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Planning and Development (Amendment) Bill 2016: From the Seanad (Continued)

Thursday, 5 July 2018

Dáil Éireann Debate
Vol. 971 No. 3

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  10 o’clock

Deputy Pat Casey: Information on Pat Casey Zoom on Pat Casey I agree with some of the other speakers that the number of amendments tabled in the Seanad is disappointing. The amendments have nothing to do with the office of the planning regulator. We seem to be using this Bill to sort out many other planning issues.

Regarding the amendments we are speaking to, I too have been through several county development plans and have been at the butt end of ministerial direction, whether in respect of policy or the zoning of land. Will the Minister of State clarify for Members the additional powers these amendments, if accepted, will give the Minister?

Deputy Damien English: Information on Damien English Zoom on Damien English I think the answer to Deputy Casey's question might solve all the questions. The Minister is getting fewer powers because the Bill is giving the power to the regulator, who is independent of Government, politics or a crazy Minister who may be in this position in the future. The regulator will make suggestions to the Minister. The Minister will have the final say but that will be on foot of the work of the office of the regulator.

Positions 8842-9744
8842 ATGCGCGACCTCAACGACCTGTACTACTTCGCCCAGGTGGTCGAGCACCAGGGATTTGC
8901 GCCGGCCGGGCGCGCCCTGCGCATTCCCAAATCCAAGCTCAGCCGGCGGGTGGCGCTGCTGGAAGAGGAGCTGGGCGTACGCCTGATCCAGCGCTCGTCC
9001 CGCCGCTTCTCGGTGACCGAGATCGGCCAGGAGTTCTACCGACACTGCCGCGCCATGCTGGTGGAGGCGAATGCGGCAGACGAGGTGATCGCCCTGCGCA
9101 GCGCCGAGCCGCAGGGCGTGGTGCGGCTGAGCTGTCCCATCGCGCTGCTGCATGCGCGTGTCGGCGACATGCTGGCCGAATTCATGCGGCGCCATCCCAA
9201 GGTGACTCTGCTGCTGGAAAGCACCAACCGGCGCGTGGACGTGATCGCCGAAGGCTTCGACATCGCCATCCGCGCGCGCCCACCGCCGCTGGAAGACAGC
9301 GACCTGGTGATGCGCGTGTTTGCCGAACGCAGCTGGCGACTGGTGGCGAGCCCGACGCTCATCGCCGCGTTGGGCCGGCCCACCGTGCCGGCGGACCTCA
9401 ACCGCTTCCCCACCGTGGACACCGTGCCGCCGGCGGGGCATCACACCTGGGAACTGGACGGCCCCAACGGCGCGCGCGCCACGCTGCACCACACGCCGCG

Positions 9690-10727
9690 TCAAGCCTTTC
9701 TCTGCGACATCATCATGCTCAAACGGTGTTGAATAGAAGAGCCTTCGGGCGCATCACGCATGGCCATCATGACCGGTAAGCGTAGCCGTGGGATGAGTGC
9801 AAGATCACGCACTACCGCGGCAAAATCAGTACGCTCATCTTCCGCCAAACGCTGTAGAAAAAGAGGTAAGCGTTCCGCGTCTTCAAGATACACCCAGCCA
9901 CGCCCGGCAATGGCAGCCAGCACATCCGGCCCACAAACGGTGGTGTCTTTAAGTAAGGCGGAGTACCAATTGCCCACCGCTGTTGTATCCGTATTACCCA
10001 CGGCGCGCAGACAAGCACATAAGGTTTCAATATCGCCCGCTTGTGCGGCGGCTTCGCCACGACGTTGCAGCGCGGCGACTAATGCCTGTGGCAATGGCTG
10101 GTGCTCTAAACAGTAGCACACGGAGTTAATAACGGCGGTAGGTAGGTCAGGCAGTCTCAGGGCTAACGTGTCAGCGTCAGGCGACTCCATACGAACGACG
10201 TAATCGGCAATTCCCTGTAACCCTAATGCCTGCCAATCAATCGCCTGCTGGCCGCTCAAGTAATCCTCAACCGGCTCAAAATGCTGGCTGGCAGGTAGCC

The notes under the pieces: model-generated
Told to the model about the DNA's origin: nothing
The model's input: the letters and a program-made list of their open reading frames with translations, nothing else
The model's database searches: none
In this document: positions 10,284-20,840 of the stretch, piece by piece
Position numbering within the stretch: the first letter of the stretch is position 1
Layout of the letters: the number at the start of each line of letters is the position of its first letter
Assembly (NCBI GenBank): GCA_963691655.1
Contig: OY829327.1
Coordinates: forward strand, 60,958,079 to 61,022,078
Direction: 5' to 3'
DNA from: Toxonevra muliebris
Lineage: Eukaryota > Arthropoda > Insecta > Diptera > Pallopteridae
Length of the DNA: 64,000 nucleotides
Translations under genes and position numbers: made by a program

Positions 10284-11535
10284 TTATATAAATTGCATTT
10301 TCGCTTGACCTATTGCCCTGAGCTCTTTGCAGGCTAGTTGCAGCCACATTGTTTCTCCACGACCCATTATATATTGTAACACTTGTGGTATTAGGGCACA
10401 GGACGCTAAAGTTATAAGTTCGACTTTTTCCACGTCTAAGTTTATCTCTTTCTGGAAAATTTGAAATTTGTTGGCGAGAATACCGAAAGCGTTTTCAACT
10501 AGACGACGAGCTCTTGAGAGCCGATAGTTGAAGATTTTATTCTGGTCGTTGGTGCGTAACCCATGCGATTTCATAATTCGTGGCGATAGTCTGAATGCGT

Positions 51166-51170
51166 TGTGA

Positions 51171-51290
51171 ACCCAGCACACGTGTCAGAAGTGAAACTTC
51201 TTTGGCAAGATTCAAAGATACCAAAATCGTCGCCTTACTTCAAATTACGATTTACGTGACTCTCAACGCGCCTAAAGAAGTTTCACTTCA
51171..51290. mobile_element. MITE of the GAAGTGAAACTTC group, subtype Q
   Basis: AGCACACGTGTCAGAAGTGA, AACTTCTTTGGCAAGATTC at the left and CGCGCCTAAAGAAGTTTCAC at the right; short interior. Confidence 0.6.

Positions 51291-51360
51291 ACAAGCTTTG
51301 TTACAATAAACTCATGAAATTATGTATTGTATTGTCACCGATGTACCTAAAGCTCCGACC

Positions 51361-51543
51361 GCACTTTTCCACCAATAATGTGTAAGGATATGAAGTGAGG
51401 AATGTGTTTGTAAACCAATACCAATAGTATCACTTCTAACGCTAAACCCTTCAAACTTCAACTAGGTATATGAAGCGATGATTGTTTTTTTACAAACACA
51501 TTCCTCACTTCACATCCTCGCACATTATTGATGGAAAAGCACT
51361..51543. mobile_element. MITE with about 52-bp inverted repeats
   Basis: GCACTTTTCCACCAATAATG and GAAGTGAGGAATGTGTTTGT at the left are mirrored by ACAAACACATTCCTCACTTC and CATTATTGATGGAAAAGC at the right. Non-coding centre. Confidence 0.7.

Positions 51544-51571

In terms of what they may be asked to intervene in regarding this situation, it may be on the national policy planning guidelines that we implement, one of which is on wind energy. We are always asked for guidelines on solar farms. There are none because we do not believe they are needed. If they are needed to make applications, we can do that. Planning authorities today recommend or refuse applications for solar farms through the planning system. If guidelines are required in the future and we implement national guidelines-----

(Interruptions).

Deputy Damien English: Information on Damien English Zoom on Damien English I am sorry. The Deputy asked for an example. If, in the future, we set national guidelines on solar farms and a local development plan does not respect the national guidelines, the regulator will step in and suggest they should be respected, that the local development plan should be changed and recommend a direction by the Minister. Today, that direction is carried out by the Minister and very often our Department. On a weekly basis we analyse local area plans and any changes made and sometimes we have to point out that they do not follow national planning guidelines and may have to intervene with a direction. That is decided by our Department and formally sent by me as a Minister of State. Under the changes proposed in this Bill, the regulator will do that work. The final sign-off with a direction is done by the Minister but the process would be started by the office of the regulator, which is independent of politics.